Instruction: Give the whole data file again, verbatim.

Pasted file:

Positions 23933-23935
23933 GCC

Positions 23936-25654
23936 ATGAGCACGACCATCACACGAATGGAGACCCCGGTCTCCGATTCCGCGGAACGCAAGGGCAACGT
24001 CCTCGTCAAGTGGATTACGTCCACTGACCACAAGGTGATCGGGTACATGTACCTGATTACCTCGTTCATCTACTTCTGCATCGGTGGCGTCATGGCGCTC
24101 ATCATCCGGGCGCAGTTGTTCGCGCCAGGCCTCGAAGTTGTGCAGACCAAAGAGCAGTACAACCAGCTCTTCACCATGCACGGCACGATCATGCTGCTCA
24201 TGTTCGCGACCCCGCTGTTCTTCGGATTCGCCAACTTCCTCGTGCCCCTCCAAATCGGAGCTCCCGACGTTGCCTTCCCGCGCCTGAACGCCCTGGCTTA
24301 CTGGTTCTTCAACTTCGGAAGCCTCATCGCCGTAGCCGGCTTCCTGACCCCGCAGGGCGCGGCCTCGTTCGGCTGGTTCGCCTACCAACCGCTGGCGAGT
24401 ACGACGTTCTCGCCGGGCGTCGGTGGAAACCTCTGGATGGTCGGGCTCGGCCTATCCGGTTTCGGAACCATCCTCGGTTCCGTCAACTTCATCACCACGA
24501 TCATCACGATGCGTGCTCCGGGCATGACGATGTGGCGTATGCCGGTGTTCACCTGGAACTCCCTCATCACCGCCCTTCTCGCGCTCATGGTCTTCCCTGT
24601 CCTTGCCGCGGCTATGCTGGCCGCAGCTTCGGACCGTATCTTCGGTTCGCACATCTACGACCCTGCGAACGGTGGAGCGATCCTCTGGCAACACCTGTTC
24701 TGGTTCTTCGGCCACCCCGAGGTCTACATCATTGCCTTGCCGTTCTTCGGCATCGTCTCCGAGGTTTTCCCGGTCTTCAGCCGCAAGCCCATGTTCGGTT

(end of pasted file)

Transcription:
Positions 23933-23935
23933 GCC

Positions 23936-25654
23936 ATGAGCACGACCATCACACGAATGGAGACCCCGGTCTCCGATTCCGCGGAACGCAAGGGCAACGT
24001 CCTCGTCAAGTGGATTACGTCCACTGACCACAAGGTGATCGGGTACATGTACCTGATTACCTCGTTCATCTACTTCTGCATCGGTGGCGTCATGGCGCTC
24101 ATCATCCGGGCGCAGTTGTTCGCGCCAGGCCTCGAAGTTGTGCAGACCAAAGAGCAGTACAACCAGCTCTTCACCATGCACGGCACGATCATGCTGCTCA
24201 TGTTCGCGACCCCGCTGTTCTTCGGATTCGCCAACTTCCTCGTGCCCCTCCAAATCGGAGCTCCCGACGTTGCCTTCCCGCGCCTGAACGCCCTGGCTTA
24301 CTGGTTCTTCAACTTCGGAAGCCTCATCGCCGTAGCCGGCTTCCTGACCCCGCAGGGCGCGGCCTCGTTCGGCTGGTTCGCCTACCAACCGCTGGCGAGT
24401 ACGACGTTCTCGCCGGGCGTCGGTGGAAACCTCTGGATGGTCGGGCTCGGCCTATCCGGTTTCGGAACCATCCTCGGTTCCGTCAACTTCATCACCACGA
24501 TCATCACGATGCGTGCTCCGGGCATGACGATGTGGCGTATGCCGGTGTTCACCTGGAACTCCCTCATCACCGCCCTTCTCGCGCTCATGGTCTTCCCTGT
24601 CCTTGCCGCGGCTATGCTGGCCGCAGCTTCGGACCGTATCTTCGGTTCGCACATCTACGACCCTGCGAACGGTGGAGCGATCCTCTGGCAACACCTGTTC
24701 TGGTTCTTCGGCCACCCCGAGGTCTACATCATTGCCTTGCCGTTCTTCGGCATCGTCTCCGAGGTTTTCCCGGTCTTCAGCCGCAAGCCCATGTTCGGTT